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Weekend Reads 011119

Just when you express hope that the network industry can shed the past, somebody demonstrates it won’t be easy. An interview in Light Reading with Amdocs CTO Anthony Goonetilleke proposes that one of the unsung benefits of 5G is that it will enable operators to charge for services rather than for data. Is this really a 5G revolution in making, or are we simply reprising the same kind of silly stuff that’s been around for decades? —Tom Nolle

The Silicon Valley gospel of “disruption” has descended into caricature, but, at its core, there are some sound tactics buried beneath the self-serving bullshit. A lot of our systems and institutions are corrupt, bloated, and infested with cream-skimming rentiers who add nothing and take so much. —Cory Doctorow

The high-order bit in much of the below is complexity. Hardware, software, platforms, and ecosystems are often way too complex, and a whole lot of our security, privacy, and abuse problems stem from that. —Chris Palmer

How much of the internet is fake? Studies generally suggest that, year after year, less than 60 percent of web traffic is human; some years, according to some researchers, a healthy majority of it is bot. For a period of time in 2013, the Times reported this year, a full half of YouTube traffic was “bots masquerading as people,” a portion so high that employees feared an inflection point after which YouTube’s systems for detecting fraudulent traffic would begin to regard bot traffic as real and human traffic as fake. They called this hypothetical event “the Inversion.” —Max Read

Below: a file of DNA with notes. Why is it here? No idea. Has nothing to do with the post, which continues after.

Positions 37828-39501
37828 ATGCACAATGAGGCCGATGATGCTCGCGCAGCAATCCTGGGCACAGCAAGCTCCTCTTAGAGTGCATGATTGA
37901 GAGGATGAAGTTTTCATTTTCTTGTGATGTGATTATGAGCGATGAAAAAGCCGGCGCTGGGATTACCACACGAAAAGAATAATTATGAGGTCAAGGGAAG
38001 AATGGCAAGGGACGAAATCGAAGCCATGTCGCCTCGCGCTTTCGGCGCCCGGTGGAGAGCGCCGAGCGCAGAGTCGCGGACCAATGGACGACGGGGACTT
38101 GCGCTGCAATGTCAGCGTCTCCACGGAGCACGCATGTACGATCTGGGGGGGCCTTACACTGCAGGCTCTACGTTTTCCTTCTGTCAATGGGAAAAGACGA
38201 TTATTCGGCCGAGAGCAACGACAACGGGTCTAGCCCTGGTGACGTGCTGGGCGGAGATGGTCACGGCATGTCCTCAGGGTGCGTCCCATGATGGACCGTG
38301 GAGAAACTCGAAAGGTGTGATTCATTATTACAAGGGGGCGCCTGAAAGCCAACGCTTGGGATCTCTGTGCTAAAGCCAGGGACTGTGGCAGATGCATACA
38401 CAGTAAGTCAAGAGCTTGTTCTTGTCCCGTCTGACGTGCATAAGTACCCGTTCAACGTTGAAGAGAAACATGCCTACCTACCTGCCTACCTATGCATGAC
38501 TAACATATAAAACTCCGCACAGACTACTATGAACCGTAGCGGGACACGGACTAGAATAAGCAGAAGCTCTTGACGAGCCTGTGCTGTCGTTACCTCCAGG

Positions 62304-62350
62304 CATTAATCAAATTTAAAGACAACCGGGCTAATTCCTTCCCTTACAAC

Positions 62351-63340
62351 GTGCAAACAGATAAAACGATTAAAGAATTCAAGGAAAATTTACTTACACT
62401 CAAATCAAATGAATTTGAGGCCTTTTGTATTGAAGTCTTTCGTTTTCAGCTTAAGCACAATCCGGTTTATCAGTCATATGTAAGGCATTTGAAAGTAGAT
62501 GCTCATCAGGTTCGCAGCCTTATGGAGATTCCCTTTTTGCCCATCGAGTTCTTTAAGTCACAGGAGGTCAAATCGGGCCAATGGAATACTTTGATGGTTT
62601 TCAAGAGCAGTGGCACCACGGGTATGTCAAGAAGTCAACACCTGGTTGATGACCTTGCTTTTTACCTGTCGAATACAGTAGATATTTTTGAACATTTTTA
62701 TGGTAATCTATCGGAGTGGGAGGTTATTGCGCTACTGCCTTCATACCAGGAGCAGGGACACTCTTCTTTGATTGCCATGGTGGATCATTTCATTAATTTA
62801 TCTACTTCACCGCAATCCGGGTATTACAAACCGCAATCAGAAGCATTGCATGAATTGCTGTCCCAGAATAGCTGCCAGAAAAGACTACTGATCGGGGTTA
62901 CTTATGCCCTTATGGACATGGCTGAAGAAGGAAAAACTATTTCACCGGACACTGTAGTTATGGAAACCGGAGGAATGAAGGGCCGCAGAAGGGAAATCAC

Early numbers indicate that 2018 was a relatively quiet year in terms of huge distributed denial-of-service (DDoS) attacks, but does that indicate quieter times ahead in 2019? While it’s tricky to predict the future in cybersecurity, some experts think that improvements in DNS security are forcing criminals and vandals to change their strategies in order to keep up. —Curtis Franklin, Jr.

The Intel CPU is continuing to shrink, and Ice Lake is promising to bring computing down to a 10nm production node this holiday season. The processor promises to include the typical improvements we see with every generation including better battery performance and faster graphics, but it has a few tricks up its sleeves. —Michael Archambault

No one doubts that artificial intelligence (AI) and machine learning (ML) will transform cybersecurity. We just don’t know how, or when. While the literature generally focuses on the different uses of AI by attackers and defenders ­ and the resultant arms race between the two ­ I want to talk about software vulnerabilities. —Bruce Schneier

It is difficult these days to avoid hearing about blockchain. Blockchain is going to be the foundation of a new business world based on smart contracts. It is going to allow everyone to trace the provenance of their food, the parts in the items they buy, or the ideas that they hear. It will change the way we work, the way the economy runs, and the way we live in general. —Jim Waldo

Yesterday Bloomberg reported that the scandal-beset social media behemoth has inked an unknown number of agreements with Android smartphone makers, mobile carriers and OSes around the world to not only pre-load Facebook’s eponymous app on hardware but render the software undeleteable; a permanent feature of your device, whether you like how the company’s app can track your every move and digital action or not. —Natasha Lomas

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